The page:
Stones in My Passway, Hellhound on My Trail

What metaphors are used in Stones in My Passway, Hellhound on My Trail by T. Coraghessan Boyle?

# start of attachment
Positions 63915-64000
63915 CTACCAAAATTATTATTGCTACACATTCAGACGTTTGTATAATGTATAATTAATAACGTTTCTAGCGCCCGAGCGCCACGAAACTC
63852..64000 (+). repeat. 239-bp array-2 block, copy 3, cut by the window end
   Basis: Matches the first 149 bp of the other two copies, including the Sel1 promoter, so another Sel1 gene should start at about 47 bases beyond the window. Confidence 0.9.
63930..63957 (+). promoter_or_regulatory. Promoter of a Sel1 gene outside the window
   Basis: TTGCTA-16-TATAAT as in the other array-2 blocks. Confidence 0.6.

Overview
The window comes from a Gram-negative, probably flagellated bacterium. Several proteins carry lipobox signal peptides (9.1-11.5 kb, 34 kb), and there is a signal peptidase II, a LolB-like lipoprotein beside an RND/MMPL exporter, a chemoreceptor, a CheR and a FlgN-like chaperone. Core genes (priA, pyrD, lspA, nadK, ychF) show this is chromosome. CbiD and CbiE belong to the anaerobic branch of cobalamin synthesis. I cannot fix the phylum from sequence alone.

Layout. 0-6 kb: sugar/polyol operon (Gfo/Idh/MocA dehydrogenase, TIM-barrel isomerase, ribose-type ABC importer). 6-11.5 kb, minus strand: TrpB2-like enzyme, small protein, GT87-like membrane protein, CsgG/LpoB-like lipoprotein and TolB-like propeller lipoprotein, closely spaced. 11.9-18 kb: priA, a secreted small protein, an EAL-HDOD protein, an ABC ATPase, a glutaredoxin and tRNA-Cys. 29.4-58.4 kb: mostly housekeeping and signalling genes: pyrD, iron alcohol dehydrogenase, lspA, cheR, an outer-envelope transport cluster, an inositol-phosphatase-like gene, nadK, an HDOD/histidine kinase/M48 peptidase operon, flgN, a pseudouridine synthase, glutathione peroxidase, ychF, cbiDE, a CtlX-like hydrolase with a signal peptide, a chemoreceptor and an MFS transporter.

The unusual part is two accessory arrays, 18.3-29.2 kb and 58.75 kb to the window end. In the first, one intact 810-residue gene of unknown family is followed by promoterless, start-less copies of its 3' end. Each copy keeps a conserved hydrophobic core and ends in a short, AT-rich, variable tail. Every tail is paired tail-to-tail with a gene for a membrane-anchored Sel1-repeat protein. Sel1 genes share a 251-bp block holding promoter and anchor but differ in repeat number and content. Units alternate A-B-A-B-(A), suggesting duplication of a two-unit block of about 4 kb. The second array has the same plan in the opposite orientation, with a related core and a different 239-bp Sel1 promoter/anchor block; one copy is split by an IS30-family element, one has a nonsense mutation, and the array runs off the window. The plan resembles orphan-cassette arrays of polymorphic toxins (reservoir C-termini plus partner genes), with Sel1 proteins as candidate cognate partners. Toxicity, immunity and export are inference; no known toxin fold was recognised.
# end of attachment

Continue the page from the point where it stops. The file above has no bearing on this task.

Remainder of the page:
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Much of the narrative can be seen as a metaphor for our choices and the consequences of those choices. When Robert's weaknesses prompt him to make the wrong choices, he must suffer the consequences. When he gets involved in fights, usually over a woman, he lands in jail. His final choice, to go out in back of the House Party Club with Beatrice, proves fatal. Robert understands that he has betrayed Ida Mae but only shrugs sheepishly in response. His inability to stop his roving eye or even to try to persuade Ida Mae that he will in the future stay faithful to her unleashes her wrath, and she poisons him. Ironically, by the end of the story, Robert sings the title song but with one important word change. "Hellhound on my trail" has now become "Hellbound on my trail," suggesting that Robert is the only one to blame for his tragic end. He has been bound for hell from the beginning.